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Mapping the emission lines from accreting compact objects

Cataclysmic Variables (CVs) are semidetached interacting binary systems containing a white dwarf (WD) primary and a late-type main sequence secondary which transfers mass onto the primary through Roche Lobe over flow. The mass-transfer process in CVs means that line emission is a common observational feature of the majority of the CVs, especially in te Balmer series but relatively unexplored features remain, such as the Ca II triplet lines near 860nm, in the i-band.

A subset of the CVs are the WZ Sge type Dwarf Novae (DN) systems which have very short orbital periods (around 80 minutes) and exhibit only rare super outbursts where the system brightens by more than 6 magnitudes. Few of these systems are known and even fewer have solved system parameters. Where the mass of the primaries gives inside into the mass distribution of WDs in binary systems, the mass of the secondary reveals whether the system has passed through the period bounce at which point the secondary star has lost enough mass to become a brown dwarf and is sustained by degeneracy pressure and therefore the period will increase with further mass loss as the radius will increase. Studies show that about 70 percent of all known CVs should have reached this point but only few systems have been found so far and to increase their numbers or find a true deficiency it is vital to determine the mass ratio of the shortest period CVs.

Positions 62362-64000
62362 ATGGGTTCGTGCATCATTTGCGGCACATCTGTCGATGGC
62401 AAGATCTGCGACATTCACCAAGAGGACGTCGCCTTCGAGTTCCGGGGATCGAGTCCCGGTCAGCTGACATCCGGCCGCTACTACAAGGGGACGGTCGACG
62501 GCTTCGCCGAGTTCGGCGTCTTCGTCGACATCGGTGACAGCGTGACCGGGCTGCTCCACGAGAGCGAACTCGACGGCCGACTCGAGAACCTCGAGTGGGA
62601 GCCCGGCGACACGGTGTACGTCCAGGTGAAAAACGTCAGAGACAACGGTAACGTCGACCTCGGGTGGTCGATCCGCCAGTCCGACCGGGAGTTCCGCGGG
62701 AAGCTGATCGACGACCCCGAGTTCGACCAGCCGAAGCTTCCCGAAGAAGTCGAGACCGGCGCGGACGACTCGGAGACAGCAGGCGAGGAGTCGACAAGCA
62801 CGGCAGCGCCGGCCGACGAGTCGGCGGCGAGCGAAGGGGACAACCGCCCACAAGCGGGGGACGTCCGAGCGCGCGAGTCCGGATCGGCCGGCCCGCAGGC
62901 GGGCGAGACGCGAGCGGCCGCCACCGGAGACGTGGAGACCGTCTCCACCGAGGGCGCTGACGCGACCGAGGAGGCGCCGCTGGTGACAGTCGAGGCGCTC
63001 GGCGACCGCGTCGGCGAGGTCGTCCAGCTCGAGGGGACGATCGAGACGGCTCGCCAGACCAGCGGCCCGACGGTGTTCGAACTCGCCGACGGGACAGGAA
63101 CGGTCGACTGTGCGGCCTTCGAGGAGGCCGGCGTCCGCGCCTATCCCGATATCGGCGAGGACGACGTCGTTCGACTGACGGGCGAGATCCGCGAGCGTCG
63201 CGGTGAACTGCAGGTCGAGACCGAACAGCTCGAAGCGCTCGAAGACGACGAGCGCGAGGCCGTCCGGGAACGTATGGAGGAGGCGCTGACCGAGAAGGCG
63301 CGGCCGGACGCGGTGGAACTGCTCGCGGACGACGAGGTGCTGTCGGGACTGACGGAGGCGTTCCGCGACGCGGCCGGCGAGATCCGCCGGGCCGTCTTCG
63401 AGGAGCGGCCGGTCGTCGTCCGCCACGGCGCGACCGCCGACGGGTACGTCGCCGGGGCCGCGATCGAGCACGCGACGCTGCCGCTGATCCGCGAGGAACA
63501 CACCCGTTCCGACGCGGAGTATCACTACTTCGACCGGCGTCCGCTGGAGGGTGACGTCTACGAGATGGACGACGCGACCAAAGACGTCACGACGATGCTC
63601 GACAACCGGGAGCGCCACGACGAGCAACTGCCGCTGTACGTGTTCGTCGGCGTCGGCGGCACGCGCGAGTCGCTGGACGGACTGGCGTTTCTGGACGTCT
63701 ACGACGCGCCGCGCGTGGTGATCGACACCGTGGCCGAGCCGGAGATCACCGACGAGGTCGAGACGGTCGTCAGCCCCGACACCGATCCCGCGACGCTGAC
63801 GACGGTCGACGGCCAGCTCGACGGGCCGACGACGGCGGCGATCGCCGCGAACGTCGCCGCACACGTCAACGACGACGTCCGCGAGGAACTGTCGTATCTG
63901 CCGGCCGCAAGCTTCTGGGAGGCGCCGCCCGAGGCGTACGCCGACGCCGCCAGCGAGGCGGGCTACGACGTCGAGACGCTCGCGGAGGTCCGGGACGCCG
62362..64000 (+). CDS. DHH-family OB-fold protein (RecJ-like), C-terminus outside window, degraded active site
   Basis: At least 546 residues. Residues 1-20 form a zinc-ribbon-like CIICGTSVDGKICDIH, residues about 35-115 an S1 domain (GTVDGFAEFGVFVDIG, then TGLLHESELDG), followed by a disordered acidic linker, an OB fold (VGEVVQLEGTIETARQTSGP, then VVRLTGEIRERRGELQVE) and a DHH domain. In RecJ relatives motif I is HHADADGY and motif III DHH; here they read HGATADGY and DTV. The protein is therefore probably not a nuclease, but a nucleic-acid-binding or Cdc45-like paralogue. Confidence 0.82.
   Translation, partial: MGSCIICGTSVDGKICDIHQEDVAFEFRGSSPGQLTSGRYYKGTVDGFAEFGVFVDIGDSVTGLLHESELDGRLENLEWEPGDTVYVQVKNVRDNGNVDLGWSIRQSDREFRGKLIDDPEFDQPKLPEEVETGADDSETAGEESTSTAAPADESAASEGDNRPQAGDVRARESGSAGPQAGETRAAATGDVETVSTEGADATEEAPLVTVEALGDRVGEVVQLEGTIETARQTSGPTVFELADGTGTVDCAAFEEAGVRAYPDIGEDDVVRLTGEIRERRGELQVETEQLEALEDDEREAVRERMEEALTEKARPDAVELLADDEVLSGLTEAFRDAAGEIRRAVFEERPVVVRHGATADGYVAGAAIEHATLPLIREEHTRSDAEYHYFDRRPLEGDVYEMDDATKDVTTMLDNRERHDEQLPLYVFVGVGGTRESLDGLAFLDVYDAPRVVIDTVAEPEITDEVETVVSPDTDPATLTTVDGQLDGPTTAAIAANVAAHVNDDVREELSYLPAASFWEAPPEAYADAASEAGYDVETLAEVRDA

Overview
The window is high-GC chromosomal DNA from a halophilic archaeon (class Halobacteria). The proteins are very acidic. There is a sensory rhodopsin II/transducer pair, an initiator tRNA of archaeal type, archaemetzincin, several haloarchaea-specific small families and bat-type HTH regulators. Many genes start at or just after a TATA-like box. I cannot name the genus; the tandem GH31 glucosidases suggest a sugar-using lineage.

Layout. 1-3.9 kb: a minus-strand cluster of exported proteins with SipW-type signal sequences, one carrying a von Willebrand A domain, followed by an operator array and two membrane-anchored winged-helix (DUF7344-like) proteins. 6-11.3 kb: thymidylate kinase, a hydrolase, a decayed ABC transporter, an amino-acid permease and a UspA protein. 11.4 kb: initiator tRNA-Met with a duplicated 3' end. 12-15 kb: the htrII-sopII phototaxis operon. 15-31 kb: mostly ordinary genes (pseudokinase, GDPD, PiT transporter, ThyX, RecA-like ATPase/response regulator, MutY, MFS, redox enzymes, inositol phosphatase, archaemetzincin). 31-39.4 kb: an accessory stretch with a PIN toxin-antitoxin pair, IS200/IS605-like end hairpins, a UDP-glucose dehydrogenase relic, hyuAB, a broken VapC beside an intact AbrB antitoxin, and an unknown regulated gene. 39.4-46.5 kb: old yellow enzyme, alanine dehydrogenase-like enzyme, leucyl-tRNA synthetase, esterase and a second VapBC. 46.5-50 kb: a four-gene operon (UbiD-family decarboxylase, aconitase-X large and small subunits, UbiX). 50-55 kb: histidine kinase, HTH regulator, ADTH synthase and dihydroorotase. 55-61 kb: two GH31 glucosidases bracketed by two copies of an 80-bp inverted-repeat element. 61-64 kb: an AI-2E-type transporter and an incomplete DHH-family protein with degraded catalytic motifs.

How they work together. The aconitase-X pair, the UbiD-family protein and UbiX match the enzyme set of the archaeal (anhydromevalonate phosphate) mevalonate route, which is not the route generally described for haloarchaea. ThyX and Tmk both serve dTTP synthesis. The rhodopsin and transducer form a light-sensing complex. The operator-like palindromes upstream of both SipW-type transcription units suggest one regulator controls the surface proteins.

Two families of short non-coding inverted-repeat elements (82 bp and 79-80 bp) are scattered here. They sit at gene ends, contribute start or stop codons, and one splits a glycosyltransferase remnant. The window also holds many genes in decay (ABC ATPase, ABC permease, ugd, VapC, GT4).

The commonly used emission lines are dominated by the features from the accretion disc as they outshine the much dimmer donor star. The Ca II triplet offers advantages that more than make up for its relative weakness compared to the Balmer lines, namely it has a lower ionisation energy than either hydrogen and helium and is thus capable of being excited even by cool sources of radiation, and its thermal width and pressure broadening are much smaller than for hydrogen leading to sharper, more easily detected spikes of emission. Ca II is therefore a promising, but so far neglected, avenue for emission line studies of CVs.

For my PhD, firstly we will look at spectroscopic data of several short orbital period dwarf novae systems to find signatures of the donor star in the Ca II triplet and use these to determine the system parameters. This will give a better insight in our binary evolution models at the period bounce. Next, we will explore the emission lines arising from the disc in these different elements.

My publications are listed here.

Main Supervisor:

Dr Danny Steeghs

Astronomy and Astrophysics Group (website)

Department of Physics (website)

University of Warwick

D.T.H.Steeghs (at)